in this Paint file I try to explain better what I mean. I figure A the steam condensates at costant temp and water rise temp. Entropy is proportional to the mean temp difference between the fluids (T_steam - (T_water in+T_Water out)/2). In second case entrpy is still proportional at the difference between the two temp fluids, but in this case the temp of two fluids are near each other, so less entropy is produced. In figure A, water enters the HE cold and is heated by steam at high temp producing high entropy, this is due to the temp of condensing steam which remains costant. this doesn't happen in second figure.

So in my opinion it is better in terms of exergy using hot water to heat other hot water as less entropy is produced. But I am not sure of my statement

RE: second law efficieny of HE

giuppi, not sure where you're getting that entropy is proportional to the mean temperature difference; I don't have my old thermodynamics textbook handy, but that's not ringing a bell. As such, I don't believe your sketch is accurate. ΔT of your two fluids is not necessarily reflective of the ΔS of the system; a T-S diagram of the system is what you really need to graphically demonstrate the behavior of the system with respect to its overall entropy change.

To look at the change in entropy for your heat exchanger example, you need to look at the sum of the entropy change of both the liquid water being heated and the steam (or other liquid water) being cooled. The equation would look like:

ΔS = (-Q / TH) + (Q / TL) = (Q / (TH*TL)) * (TH-TL)

where Q is the amount of heat transferred between the two, TH is the upper temperature of the fluid being cooled and TL is the lower temperature of the fluid being heated.

Edited to better provide some clarity in the equation above.

RE: second law efficieny of HE

According to that equation, if hot water and steam have the same TH, for equal heat duties Q, and equal TL, one gets equal ΔS?

RE: second law efficieny of HE

Good catch - I over-simplified too much. The heat transfer from the hot fluid and heat absorbed by the cold fluid won't be equal. It should really be:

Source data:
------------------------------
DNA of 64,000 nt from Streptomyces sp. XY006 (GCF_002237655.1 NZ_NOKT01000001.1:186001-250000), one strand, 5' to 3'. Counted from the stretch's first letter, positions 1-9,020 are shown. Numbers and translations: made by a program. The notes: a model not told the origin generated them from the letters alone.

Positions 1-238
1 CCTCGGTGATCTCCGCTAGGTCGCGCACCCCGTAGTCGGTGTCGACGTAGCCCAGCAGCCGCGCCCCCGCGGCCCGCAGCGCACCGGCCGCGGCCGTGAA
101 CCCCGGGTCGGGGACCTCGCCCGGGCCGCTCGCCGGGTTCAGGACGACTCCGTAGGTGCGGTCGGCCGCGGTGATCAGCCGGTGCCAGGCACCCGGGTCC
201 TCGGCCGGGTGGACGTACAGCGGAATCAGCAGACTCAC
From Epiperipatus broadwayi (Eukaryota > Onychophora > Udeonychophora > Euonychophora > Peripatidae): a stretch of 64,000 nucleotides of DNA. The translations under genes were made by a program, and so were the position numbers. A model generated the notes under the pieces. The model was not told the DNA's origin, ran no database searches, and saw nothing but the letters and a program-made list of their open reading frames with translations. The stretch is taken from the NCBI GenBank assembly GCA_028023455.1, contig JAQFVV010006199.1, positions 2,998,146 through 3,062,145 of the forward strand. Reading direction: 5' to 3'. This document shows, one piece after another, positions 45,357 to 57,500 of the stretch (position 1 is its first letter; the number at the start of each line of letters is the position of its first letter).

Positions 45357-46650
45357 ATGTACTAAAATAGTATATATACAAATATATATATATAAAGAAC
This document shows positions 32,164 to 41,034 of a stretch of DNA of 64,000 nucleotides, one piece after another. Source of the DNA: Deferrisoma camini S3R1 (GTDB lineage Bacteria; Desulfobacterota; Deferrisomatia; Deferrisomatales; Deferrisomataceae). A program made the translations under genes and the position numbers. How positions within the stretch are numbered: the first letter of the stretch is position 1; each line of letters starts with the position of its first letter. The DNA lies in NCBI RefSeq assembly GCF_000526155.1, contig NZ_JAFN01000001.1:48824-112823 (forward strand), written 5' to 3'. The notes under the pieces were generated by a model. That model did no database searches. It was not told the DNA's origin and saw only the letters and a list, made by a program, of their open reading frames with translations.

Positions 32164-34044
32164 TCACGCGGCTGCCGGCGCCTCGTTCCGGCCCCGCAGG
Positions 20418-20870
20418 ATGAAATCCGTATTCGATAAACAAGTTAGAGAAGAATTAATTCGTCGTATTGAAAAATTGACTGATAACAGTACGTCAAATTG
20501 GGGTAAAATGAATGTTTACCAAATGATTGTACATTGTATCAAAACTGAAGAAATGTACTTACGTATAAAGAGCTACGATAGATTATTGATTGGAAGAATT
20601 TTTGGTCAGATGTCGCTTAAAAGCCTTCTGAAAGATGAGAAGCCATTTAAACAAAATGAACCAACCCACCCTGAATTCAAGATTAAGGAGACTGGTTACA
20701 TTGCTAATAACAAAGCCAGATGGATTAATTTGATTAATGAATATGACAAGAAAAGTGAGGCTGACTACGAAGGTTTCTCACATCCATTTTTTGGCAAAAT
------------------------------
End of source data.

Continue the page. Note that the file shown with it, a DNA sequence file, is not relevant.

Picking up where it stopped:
ΔS = (-QH/TH) + (QL/TL)

You can check the enthalpy change for each fluid to get the heat transfer of the fluid and then calculate the entropy change of the system. When I dig out my steam tables, I'll throw some random temperatures down and see how it comes out.


RE: second law efficieny of HE

(OP)
KoachCSR

According to the equation you wrote, you can also write ΔS = (-QH/TH) + (QL/TL) that is QH=QL=Q if we suppose a HE without losses towards ambient, so ΔS = (-Q/TH) + (Q/TL) = Q (1/TL - 1/TH) = Q (TH - TL) / (TH*TL). This states, as I said, that entropy is proportional to the mean temperature difference of two fluids (TH - TL) and that is proportional to (TH-TL)^-1. So, taken costant TL (hot water to be heated), the closer TH is to TL (using hot water to heat other hot water) the less ΔS is (if TH was equal to TL, ΔS=0). The more TH grows (using steam) the more ΔS grows.

RE: second law efficieny of HE

See

Heat Exchanger Efficiency
Article in Journal of Heat Transfer · September 2007

RE: second law efficieny of HE

First law of thermo .....the best you can do is break even

Second law of thermo......you can't break even

RE: second law efficieny of HE

What pressure steam and what temperature hot water is available? Are you talking degrees Centigrade or Farenheit?

RE: second law efficieny of HE

(OP)
3 barg pressure of steam, water available at 80°C. Celsius

RE: second law efficieny of HE

Choose hot water because you will get better control than using steam. If th3 steam control valve leaks it can cause the water being heated to boil.